Teri gets deep and personal in this family drama set in a trailer park very similar to the one in which she and her siblings were raised. The voices of the mother, father, sister, and brother are both vibrant and heartbreaking. Each character demonstrates the damage that poverty, abuse, and addiction can wreak on human beings. To protect themselves, they inflict further damage by keeping secrets from one another. While readers may not like the characters, they will find it hard not to empathize.

“Do you ever think we all would just be happier if everyone worked together and supported each other? I feel like my parents…and my older siblings only take care of themselves. It’s like my family doesn’t think there is enough of a good thing to go around, so they all scrap for the best of the worst, climb over each other, fight over rations, and then boom…they vanish when someone needs them. And that leaves me no better than them and looking out for myself…”

The author successfully paints each character into a corner, where neither they nor the reader can see any way out. Could these characters ever find redemption? Each of them will need to find resilience and the fierce drive of a tiger if they are to survive much less succeed.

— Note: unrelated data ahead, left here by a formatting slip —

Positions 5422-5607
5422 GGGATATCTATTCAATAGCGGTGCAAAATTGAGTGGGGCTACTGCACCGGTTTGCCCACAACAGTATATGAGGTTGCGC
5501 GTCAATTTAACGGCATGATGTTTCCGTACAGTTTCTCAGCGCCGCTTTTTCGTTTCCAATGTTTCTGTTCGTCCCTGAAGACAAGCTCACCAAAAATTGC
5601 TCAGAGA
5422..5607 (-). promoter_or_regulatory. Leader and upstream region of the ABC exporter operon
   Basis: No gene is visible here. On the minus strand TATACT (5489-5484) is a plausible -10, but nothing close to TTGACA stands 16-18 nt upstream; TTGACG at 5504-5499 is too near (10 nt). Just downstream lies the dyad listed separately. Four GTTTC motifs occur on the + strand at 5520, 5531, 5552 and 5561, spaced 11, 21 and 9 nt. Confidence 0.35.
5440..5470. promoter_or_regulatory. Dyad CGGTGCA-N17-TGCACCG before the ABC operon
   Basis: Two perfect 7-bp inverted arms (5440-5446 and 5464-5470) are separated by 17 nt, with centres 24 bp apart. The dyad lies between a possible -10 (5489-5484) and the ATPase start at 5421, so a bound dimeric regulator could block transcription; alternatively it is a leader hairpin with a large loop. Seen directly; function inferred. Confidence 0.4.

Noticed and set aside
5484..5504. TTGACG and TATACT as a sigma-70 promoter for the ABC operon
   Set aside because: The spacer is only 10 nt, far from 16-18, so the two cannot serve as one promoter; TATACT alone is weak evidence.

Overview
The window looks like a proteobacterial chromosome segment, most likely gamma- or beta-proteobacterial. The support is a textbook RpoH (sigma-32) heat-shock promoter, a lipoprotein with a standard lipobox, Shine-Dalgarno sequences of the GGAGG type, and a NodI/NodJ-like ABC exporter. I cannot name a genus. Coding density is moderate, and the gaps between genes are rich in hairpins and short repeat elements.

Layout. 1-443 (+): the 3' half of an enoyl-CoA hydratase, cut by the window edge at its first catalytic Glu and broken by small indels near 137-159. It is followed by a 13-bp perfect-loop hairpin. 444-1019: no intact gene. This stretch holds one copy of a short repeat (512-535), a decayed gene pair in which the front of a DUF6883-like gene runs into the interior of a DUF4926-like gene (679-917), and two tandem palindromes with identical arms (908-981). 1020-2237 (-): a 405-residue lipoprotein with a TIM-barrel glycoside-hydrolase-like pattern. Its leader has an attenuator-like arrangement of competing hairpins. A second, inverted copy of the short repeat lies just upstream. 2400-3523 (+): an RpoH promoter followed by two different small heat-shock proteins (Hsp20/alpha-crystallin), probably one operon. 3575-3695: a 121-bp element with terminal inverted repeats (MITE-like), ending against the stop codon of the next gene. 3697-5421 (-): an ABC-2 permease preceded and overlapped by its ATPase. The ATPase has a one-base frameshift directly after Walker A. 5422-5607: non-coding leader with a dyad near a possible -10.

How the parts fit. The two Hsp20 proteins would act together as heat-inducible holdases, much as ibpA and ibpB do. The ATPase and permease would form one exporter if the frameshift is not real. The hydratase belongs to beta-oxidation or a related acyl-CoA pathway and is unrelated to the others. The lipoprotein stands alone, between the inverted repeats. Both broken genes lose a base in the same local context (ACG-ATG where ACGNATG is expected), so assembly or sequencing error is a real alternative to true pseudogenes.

More importantly, I believe Tiger Drive reinforces one of the reasons I read–to experience lives outside my own. The characters’ desperate lives and blistering responses to the chaos swirling around them are so foreign to my own life, that I was at first taken aback. Their struggles caused me to reflect on the assumptions and judgments I may have made when I encountered troubled children and families not only in my teaching career, but also in my life. I hope I have at least been kind. As a human being, kindness and compassion should be my first response. My prime directive. It costs us nothing to “make room for hope, faith, and opportunity” in our hearts. Having one person believe in us can make all the difference.

Thanks for a compelling read and the lesson, Teri.

Teri case
Author, Teri Case

Book report: Pat Conroy sends great love

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“The choices I didn’t make are almost as ruinous as the ones I did.”